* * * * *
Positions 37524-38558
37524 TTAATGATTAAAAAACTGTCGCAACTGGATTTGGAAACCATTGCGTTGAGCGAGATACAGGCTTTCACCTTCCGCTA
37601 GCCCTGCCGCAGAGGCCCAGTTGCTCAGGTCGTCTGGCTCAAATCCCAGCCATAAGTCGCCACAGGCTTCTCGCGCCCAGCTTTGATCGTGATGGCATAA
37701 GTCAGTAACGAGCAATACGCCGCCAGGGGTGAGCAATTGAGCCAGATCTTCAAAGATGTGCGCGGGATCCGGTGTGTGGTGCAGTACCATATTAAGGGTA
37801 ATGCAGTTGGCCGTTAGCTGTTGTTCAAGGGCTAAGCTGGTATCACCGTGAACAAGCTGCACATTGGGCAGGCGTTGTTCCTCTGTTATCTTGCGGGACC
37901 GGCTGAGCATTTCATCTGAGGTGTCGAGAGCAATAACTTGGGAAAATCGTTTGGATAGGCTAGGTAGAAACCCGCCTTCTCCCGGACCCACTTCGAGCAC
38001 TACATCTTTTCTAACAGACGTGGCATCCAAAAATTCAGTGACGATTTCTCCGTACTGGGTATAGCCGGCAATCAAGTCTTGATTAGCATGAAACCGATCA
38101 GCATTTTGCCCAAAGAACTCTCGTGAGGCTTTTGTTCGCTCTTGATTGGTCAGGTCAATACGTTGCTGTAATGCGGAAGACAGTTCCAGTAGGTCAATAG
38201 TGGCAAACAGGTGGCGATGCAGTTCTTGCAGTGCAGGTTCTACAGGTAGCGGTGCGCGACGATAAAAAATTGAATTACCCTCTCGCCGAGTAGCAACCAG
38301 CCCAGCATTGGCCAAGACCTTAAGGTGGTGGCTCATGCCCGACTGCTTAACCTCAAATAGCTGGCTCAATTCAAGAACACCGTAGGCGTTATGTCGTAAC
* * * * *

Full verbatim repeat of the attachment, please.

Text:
Positions 37524-38558
37524 TTAATGATTAAAAAACTGTCGCAACTGGATTTGGAAACCATTGCGTTGAGCGAGATACAGGCTTTCACCTTCCGCTA
37601 GCCCTGCCGCAGAGGCCCAGTTGCTCAGGTCGTCTGGCTCAAATCCCAGCCATAAGTCGCCACAGGCTTCTCGCGCCCAGCTTTGATCGTGATGGCATAA
37701 GTCAGTAACGAGCAATACGCCGCCAGGGGTGAGCAATTGAGCCAGATCTTCAAAGATGTGCGCGGGATCCGGTGTGTGGTGCAGTACCATATTAAGGGTA
37801 ATGCAGTTGGCCGTTAGCTGTTGTTCAAGGGCTAAGCTGGTATCACCGTGAACAAGCTGCACATTGGGCAGGCGTTGTTCCTCTGTTATCTTGCGGGACC
37901 GGCTGAGCATTTCATCTGAGGTGTCGAGAGCAATAACTTGGGAAAATCGTTTGGATAGGCTAGGTAGAAACCCGCCTTCTCCCGGACCCACTTCGAGCAC
38001 TACATCTTTTCTAACAGACGTGGCATCCAAAAATTCAGTGACGATTTCTCCGTACTGGGTATAGCCGGCAATCAAGTCTTGATTAGCATGAAACCGATCA
38101 GCATTTTGCCCAAAGAACTCTCGTGAGGCTTTTGTTCGCTCTTGATTGGTCAGGTCAATACGTTGCTGTAATGCGGAAGACAGTTCCAGTAGGTCAATAG
38201 TGGCAAACAGGTGGCGATGCAGTTCTTGCAGTGCAGGTTCTACAGGTAGCGGTGCGCGACGATAAAAAATTGAATTACCCTCTCGCCGAGTAGCAACCAG
38301 CCCAGCATTGGCCAAGACCTTAAGGTGGTGGCTCATGCCCGACTGCTTAACCTCAAATAGCTGGCTCAATTCAAGAACACCGTAGGCGTTATGTCGTAAC